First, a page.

Smiling faces seen everywhere during Franklin Learning Center's Christmas program

December 07, 2012|By ROXANN MILLER |
  • Karly and Karen Diller of Chambersburg, Pa.
By Roxann Miller

CHAMBERSBURG, Pa. — It’s a unique Christmas program where everyone has a chance to shine on stage and no one is left out of the performance.

When the Franklin Learning Center (FLC) performed “The Christmas Adventure of the Space Elves” on Friday, there were as many smiles on the faces on stage as there were in the audience.

As the lights went up on the stage and the blue curtain parted, Kathleen Coen of Waynesboro, Pa., craned her neck trying to catch a glimpse of her 14-year-old daughter Rachel.

Rachel was part of the FLC Chorus. The minute Coen spied Rachel sitting in her wheelchair, a huge smile spread over the proud mother’s face.

“This is something that she can do. There are very few things that she can do,” Coen said.

She said her daughter uses a wheelchair, speaks very little and can’t walk or use her hands.

“It’s nice to see her happy and excited,” Coen said.

The FLC offers classes for special needs students, diagnostic evaluation, psychological evaluation and services, itinerant services, therapy services, homebound instruction, and vocational services for students three to 21-years-old, according to the organization’s literature.

This year’s production sprang from the imagination of Stephanie Salisbury, FLC music teacher, to use the book, “The Christmas Adventure of Space Elf Sam,” and modify it into a stage performance.

As she put together the production, Salisbury carefully considered each of the 155 FLC student’s unique abilities when creating the annual performance.

“It all becomes a real collaborative effort of all the therapists, teachers, assistants all working together to determine what the child needs to participate,” Robin Kendlehart, FLC Supervisor of Special Education, said.

“The Christmas Adventure of the Space Elves,” told the story of a group of Santa’s Elves who deliver toys to children to far off parts of the galaxy.

But, one group of space elves were given a special mission to travel to Alpha One. As three space elves Roxanne Davenport, Cody Geyer and Kendra Massey attempted to complete their toy mission to Alpha One, their space ship was detoured to other magical planets such as Pirate Island, Planet Dog Biscuit and Planet Rainbow.

During the spaceship’s time on Dog Biscuit Island, the students donned costumes to look like dogs and belted out, “Who Let the Dogs Out.”

“Our children have so many abilities, and when you see a child such that we serve, some people only see the disability. We see the abilities and parents try very hard and this is almost a visual of all that our children can do,” Kendlehart said.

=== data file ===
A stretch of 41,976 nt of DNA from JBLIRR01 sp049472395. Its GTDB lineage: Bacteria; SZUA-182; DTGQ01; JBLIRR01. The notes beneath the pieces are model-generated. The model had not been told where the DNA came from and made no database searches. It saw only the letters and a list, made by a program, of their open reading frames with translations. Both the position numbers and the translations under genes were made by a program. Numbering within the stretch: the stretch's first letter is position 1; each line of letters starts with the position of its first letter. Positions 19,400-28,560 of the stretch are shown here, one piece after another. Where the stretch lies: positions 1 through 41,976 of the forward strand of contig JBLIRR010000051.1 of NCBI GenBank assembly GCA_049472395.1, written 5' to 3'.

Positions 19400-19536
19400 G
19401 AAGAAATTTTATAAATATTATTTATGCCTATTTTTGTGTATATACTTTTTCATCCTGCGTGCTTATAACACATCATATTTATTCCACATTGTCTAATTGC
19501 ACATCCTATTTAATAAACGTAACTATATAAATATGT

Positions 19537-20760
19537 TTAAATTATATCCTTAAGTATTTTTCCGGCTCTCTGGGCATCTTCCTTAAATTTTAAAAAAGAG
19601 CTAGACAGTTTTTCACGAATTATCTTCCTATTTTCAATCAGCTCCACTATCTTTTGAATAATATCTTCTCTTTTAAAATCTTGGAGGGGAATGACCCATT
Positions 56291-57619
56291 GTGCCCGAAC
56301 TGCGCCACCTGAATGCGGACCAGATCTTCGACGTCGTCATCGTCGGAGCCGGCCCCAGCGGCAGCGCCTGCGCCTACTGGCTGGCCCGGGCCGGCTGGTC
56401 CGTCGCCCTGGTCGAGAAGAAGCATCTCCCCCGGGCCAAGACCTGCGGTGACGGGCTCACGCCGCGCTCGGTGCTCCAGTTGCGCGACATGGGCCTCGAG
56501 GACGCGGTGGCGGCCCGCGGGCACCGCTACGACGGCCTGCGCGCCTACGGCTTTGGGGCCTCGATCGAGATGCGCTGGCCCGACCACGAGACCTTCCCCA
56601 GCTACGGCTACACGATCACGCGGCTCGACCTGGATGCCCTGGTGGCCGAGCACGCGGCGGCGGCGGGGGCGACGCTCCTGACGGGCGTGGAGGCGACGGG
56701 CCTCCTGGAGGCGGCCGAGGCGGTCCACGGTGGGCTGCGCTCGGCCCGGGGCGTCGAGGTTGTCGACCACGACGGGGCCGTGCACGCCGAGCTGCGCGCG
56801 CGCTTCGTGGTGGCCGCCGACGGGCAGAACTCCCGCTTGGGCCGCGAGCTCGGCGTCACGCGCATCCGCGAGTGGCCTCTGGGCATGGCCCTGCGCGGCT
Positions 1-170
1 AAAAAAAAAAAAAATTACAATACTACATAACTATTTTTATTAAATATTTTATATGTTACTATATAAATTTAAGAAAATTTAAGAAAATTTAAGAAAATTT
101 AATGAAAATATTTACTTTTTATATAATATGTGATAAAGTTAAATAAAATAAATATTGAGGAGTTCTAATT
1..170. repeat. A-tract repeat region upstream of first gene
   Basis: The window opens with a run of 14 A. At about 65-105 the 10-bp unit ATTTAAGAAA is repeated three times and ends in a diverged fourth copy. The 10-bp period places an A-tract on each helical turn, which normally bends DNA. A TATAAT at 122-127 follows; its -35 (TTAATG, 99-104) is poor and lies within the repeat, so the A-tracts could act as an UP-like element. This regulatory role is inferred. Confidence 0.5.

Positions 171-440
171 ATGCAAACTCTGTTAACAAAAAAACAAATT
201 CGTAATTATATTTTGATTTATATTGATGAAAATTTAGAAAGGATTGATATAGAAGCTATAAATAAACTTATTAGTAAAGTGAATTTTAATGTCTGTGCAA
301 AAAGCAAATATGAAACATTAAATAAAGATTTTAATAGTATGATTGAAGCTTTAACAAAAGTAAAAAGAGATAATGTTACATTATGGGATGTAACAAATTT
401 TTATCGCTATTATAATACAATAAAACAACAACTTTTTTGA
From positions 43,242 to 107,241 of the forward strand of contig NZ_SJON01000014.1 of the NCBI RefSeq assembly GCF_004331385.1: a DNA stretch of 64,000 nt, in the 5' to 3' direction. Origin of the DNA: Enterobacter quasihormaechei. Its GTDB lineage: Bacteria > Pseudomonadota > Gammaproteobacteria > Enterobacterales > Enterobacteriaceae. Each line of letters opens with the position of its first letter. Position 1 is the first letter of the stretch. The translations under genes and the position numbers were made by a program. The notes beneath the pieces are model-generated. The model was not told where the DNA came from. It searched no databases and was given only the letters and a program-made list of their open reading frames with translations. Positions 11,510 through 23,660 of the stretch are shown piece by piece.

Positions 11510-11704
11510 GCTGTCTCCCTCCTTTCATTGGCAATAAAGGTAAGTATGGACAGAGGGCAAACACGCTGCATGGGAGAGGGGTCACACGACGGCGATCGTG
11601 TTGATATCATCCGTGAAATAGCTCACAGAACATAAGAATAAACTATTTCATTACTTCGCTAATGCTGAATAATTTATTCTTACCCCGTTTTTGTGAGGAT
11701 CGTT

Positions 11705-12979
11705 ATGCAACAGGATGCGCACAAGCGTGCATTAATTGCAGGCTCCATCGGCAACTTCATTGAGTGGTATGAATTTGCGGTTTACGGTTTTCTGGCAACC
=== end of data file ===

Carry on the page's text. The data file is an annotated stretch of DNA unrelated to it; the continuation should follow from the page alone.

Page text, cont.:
Whenever Aidan Bergquist, 8, of Greencastle, Pa., performs, the entire family comes to support him.

Aidan’s parents Eric and Dawn as well as his three sisters Evelyn, 13, Erica, 11 and Addyson, 4, gave the performance rave reviews.

“It was great,” said Eric Bergquist. “It was really funny.”

The kids work really hard, said Dawn Bergquist.

“It’s a really nice way to start our Christmas season,” she said. “It’s nice to see all the kids.”

His sisters said Aidan seemed to really enjoy performing.

“I like seeing all the kids out there doing something. It seemed like they really liked being on stage and singing for everyone,” Evelyn said.

Chris Preisler of Chambersburg retired from the FLC three years ago after 22 years, but she still returns to the school for the annual Christmas performance and for graduation.

“I come for the kids. I like to see how they’ve changed and to see how they’ve grown,” she said.

She said the annual holiday extravaganza is important for the kids and the parents.

“This might be their only opportunity to ever be up on stage,” Preisler said. “It’s a lot of work for the teachers and the assistants and for Stephanie (Salisbury) to put it all together, but it’s worth it.”

It means the world to the parents just seeing the kids up on stage, she said.

“These children won’t have that opportunity (to perform). If they get up there and cry - that’s fine. They are up on stage. More than anything the parents appreciate seeing them up on stage and participating,” Preisler said.

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